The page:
I found the article very informative, but I was bothered that there was not a concrete answer to why senior citizens were so affected. Statistics and quotes from the CDC provided a lot of credibility.

In the Los Angeles Times article, "Russian meteor: Could there be an early warning system?," the author first addressed the question in the title with an 'it all depends' type of answer, then gave a brief description of what happened in Russia on Friday.

The author defined the factors that decide whether we detect a meteor heading toward earth. She quoted multiple scientist, including one from NASA, and others from prestigious universities.

She referenced the asteroid NASA identified a year before that passed by Earth Friday. She quoted a NASA scientist saying that it was all a coincidence that a different meteor happened to impact Russia the same day.

She assured readers that any big objects heading toward Earth would be spotted years in advance, and quoted a scientist saying there was nothing they knew of yet that would pose such a threat.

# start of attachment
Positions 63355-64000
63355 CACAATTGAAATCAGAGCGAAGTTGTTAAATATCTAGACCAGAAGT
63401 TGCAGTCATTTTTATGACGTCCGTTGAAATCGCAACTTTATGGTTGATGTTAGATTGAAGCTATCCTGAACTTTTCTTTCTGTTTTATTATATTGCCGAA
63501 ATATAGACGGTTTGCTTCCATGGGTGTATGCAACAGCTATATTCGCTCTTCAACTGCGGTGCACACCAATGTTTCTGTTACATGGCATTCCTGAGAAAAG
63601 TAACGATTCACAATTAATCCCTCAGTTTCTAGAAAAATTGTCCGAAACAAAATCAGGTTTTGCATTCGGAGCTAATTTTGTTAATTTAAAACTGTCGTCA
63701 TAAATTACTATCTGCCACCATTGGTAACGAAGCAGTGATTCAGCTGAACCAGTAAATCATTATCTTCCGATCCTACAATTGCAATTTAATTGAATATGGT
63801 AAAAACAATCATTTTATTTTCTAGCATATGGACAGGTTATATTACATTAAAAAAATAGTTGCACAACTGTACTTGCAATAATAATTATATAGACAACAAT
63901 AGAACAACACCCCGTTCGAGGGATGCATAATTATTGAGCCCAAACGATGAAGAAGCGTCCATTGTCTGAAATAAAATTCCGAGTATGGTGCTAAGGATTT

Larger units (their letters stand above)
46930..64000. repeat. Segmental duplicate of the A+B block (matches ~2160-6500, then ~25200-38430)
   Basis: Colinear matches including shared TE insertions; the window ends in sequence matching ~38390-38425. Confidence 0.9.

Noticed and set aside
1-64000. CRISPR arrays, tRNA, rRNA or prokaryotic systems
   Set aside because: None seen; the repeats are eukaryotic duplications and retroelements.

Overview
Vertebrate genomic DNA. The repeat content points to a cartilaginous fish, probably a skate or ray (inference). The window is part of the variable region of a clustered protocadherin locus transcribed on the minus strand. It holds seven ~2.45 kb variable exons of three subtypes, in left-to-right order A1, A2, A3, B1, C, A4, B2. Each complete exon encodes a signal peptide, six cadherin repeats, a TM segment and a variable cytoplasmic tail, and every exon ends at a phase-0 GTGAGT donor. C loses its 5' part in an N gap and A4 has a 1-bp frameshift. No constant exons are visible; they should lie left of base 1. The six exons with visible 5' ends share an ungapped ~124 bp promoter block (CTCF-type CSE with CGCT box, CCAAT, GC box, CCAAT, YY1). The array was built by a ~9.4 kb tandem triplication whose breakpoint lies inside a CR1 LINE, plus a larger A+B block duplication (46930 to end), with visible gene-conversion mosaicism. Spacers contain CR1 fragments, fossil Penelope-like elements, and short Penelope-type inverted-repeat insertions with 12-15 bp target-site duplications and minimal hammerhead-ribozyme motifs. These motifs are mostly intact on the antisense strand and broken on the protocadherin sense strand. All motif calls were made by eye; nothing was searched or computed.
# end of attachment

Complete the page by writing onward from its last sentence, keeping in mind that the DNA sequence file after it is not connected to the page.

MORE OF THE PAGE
The Star Tribune article "Minnesota homes have become hotbed for radioactive gas radon" opened with a Prior Lake man's diagnosis of advanced lung cancer. The author then segwayed to the unawareness most Minnesotans have of the odorless, colorless gas radon. In the article the Star Tribune did their own data analysis that concluded 40 percent of homes in Minnesota when tested for radon are found to be above the safe level. Adding to this statistic the author described why radon plagues Minnesota homes--because of our state's regional geology.

The author continued to intersperse quotes from people affected by radon in their homes. He also quoted a professor from the University of Minnesota who studies radon awareness. The author also gave a little synopses of radon's history in the U.S., which was brought to national attention in the '80s when a worker at a nuclear plant kept setting off sensors, because radon was on him from his house.

The author added steps on how to test your house for radon, and added that the law does not require houses to be tested for radon before they are sold. He gave background information about state radon standards, citing the the Indoor Radon Abatement Act Congress passed in 1988.